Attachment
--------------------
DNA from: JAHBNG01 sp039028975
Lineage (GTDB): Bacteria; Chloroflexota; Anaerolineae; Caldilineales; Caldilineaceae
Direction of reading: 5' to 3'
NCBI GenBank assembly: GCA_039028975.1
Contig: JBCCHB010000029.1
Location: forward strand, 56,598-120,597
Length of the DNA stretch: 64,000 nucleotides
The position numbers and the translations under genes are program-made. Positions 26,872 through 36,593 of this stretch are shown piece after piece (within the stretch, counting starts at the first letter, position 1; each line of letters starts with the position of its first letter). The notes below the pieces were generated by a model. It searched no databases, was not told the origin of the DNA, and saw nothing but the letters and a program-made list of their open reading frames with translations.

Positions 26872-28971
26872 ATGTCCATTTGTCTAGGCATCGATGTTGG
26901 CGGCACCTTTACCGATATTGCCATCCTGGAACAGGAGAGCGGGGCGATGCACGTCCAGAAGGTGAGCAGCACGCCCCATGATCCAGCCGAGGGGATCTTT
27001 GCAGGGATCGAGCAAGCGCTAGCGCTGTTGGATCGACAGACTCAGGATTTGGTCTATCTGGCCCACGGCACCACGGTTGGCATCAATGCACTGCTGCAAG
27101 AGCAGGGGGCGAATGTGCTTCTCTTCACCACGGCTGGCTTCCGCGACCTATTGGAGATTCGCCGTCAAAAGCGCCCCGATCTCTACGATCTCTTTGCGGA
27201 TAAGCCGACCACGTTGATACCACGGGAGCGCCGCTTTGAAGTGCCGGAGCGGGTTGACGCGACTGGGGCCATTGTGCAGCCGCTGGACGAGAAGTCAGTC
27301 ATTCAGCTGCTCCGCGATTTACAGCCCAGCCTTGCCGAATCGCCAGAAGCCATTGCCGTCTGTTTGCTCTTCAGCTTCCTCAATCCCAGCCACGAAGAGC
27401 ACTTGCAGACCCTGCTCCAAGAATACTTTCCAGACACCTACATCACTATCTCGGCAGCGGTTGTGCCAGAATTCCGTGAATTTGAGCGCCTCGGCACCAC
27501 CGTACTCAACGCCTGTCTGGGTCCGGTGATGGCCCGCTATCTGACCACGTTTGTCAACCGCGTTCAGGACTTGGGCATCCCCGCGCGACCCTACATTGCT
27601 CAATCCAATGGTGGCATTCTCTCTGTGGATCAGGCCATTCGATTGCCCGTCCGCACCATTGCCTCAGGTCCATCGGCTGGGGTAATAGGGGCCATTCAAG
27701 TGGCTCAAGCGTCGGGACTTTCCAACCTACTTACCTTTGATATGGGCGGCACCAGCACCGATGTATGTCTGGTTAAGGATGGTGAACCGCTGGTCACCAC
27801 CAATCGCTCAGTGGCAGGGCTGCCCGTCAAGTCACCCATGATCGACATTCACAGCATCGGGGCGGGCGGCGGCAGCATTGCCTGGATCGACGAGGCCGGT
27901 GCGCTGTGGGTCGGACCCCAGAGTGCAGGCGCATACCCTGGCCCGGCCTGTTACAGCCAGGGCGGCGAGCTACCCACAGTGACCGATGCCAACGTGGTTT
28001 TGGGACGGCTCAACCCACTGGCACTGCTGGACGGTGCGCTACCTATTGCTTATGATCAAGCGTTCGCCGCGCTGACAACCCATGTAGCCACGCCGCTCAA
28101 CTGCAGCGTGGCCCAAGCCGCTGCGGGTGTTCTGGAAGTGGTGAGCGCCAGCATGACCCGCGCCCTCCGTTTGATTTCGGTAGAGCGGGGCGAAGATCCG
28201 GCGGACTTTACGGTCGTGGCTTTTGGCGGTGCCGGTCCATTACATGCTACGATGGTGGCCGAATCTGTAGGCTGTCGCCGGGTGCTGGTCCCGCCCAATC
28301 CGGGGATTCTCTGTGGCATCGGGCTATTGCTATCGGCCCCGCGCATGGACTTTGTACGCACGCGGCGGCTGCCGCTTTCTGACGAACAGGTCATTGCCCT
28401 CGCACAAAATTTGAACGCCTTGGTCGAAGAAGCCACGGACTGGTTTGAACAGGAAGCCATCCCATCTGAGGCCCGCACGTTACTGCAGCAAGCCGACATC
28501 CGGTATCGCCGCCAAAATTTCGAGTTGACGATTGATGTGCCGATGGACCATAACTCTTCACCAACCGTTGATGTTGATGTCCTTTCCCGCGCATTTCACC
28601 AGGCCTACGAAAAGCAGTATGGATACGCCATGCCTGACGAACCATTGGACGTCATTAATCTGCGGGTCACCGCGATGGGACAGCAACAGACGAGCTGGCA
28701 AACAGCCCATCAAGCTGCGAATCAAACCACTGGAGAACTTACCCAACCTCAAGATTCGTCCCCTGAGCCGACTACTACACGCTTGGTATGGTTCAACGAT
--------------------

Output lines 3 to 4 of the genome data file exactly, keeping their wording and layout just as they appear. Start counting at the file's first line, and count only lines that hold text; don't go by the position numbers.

Direction of reading: 5' to 3'
NCBI GenBank assembly: GCA_039028975.1